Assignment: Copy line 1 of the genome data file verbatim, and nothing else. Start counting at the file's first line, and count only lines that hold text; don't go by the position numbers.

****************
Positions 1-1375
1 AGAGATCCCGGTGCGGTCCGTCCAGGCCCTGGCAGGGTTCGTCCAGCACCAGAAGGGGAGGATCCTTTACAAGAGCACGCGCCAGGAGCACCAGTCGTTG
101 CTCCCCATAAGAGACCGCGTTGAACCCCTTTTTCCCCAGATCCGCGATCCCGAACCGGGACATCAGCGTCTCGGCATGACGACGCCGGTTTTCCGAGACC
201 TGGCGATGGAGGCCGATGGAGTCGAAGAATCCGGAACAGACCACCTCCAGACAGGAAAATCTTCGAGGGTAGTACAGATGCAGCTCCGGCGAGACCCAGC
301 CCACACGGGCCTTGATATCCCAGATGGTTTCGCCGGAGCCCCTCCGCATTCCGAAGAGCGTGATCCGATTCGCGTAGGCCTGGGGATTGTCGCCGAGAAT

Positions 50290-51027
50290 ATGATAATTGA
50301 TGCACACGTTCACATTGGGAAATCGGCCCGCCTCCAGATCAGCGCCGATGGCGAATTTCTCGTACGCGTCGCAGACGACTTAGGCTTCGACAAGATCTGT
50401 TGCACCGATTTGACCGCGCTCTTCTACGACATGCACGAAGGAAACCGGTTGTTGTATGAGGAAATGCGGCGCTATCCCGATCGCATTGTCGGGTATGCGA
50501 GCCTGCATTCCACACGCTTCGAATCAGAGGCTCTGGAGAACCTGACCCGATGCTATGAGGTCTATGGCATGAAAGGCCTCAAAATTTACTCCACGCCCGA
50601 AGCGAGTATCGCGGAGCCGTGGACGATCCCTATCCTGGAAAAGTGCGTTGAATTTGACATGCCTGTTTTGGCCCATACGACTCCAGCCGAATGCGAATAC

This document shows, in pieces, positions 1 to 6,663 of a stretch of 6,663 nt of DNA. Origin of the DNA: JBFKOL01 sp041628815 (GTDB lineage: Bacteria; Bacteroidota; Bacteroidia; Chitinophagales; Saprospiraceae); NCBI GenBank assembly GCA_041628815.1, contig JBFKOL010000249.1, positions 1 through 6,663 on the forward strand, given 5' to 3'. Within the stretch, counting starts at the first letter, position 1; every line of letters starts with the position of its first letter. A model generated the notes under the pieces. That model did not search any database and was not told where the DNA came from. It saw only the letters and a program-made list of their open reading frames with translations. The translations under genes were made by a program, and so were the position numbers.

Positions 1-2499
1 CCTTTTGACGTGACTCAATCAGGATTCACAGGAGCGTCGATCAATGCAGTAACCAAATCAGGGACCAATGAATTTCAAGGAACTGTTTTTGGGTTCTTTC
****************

Positions 1-1375